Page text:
This video explains how it works:
Step 1: Parts and Tools You Need
A microcontroller (I use a Picaxe 18x)
A few resistors might come in handy
Solder, cutters, tape etc.
Oh, and another working cellphone.
Step 2: Making It
My setup uses four outputs (four different keys on the phone) and one input on the microcontroller. It allows me to send a SMS text message (or call) to my hacked phone and it then cycles through the code, clicking its way through the menus, taking photos and returning them to me.
I was optimistic about the joystick and quickly soldered up the wires. The joystick has up, down, left, right and center as possible connections. I had to crack open another joystick to figure out the connections. "Making a "right" or "left" requires many different pins to be connected in a certain manner and order, e.g;
First; yellow + black + blue + brown
then; purple + orange
I experimented and found that I could rationalize by always keeping some wires connected. This worked but made the joystick on the phone immobilized. For "Right" I ended up using two relays:
on relay 2
on relay 1
off relay 1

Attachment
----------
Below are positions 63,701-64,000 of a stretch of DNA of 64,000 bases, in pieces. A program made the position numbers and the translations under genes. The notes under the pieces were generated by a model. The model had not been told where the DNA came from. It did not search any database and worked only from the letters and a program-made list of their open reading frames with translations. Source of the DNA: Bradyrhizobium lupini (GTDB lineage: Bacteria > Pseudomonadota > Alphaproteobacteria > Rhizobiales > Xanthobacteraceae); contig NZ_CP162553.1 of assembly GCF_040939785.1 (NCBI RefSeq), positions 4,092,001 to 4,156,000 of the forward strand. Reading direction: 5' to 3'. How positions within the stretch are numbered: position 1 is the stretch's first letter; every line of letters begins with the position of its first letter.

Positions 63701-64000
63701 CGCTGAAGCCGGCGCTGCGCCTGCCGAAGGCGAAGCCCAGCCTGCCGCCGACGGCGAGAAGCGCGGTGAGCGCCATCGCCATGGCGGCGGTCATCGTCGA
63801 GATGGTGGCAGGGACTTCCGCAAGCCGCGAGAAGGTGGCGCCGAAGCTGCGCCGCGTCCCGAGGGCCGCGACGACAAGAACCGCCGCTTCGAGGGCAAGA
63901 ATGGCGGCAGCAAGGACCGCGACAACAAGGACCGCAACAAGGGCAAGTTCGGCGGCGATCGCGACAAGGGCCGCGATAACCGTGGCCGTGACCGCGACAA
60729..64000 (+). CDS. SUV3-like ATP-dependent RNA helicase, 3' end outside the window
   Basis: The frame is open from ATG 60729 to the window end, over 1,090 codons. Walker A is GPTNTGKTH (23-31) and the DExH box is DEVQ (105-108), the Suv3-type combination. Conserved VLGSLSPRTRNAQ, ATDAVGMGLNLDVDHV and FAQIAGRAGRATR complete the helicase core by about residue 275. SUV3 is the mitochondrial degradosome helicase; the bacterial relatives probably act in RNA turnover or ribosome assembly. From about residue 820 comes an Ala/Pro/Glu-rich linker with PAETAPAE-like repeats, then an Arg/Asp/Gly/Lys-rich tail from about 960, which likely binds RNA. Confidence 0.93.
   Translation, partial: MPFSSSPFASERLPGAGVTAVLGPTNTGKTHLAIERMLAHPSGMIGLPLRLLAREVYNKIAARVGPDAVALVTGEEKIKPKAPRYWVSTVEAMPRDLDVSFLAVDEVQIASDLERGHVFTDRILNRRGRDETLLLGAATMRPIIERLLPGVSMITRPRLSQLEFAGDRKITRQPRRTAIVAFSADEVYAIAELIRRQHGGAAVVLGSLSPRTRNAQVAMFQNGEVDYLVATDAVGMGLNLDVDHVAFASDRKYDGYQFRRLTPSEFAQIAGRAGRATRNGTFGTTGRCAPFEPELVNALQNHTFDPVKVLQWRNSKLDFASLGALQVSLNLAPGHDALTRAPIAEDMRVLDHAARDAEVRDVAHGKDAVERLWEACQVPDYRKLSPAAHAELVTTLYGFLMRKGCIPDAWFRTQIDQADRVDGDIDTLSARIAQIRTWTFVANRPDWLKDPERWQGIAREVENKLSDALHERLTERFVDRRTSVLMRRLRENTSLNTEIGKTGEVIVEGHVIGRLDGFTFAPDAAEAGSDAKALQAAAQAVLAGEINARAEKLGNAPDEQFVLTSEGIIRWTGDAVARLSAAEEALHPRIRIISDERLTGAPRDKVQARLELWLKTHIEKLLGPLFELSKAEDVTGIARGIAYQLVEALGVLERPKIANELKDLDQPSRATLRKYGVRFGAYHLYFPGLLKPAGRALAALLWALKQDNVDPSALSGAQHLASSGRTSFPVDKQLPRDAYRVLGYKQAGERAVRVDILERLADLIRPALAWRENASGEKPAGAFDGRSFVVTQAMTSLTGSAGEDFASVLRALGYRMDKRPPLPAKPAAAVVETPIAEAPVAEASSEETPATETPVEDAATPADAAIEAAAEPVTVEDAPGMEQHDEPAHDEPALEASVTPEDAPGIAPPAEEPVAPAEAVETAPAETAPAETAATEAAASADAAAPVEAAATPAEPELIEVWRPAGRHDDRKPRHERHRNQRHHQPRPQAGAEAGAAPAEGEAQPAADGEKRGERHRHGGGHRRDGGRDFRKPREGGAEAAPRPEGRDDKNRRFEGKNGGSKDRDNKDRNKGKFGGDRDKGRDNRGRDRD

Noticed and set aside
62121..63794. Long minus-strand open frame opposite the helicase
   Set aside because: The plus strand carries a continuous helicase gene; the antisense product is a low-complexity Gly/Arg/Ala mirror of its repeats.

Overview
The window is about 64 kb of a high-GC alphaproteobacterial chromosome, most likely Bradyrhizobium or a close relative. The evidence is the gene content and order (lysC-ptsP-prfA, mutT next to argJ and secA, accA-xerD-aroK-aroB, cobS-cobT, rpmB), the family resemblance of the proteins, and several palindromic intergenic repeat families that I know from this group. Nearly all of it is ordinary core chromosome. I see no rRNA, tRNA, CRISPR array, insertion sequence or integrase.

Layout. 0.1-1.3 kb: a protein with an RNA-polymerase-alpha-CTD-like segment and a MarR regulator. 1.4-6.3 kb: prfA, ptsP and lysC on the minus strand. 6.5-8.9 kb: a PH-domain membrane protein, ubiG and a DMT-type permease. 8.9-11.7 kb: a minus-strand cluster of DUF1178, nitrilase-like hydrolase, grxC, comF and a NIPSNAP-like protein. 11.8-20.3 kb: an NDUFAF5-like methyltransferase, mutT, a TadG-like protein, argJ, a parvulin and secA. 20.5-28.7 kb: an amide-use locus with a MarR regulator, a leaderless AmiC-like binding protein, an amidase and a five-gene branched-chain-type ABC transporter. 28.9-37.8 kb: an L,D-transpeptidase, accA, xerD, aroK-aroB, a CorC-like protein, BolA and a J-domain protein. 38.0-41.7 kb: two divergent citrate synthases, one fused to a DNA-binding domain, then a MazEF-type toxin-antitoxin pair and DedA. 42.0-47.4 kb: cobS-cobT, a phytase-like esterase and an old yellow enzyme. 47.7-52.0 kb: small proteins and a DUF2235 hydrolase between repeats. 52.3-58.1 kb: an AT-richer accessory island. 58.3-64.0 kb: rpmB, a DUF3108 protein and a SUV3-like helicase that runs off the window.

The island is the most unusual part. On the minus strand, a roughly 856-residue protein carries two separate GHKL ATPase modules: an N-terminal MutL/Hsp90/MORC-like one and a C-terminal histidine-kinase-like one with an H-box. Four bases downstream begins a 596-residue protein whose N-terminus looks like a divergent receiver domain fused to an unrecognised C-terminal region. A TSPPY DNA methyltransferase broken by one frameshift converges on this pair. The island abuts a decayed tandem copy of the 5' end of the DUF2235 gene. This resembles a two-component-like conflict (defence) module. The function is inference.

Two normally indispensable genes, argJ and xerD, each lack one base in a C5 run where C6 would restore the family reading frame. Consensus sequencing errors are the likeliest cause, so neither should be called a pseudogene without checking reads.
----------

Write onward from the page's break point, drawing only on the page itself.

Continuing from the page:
off relay 2
Relay no.1 is the top left button on the key pad ("Select" and "capture"). Relay no.3 is the top right button on the key pad ( "more" and "send").
Step 3: The Code
Let it be said; I'm a terrible coder and there are thousands of ways to do this better. The code is ugly but but it works and can be snatched below.
The red standby-Led helps in confirming that the program is running:
When a text or call is received a LED connected to the speaker output shines onto the LDR (light dependent resistor). The value is then read:
if b0 < 90 then standby
if b0 > 90 then run
The start of the "run" command:
Step 4: Relays
The relays are actually great for this project because they give you a visual and audible confirmation at each step as the code is running. Another great advantage is the fact that you can interact directly by just tapping them. And besides, they look amazing don't they?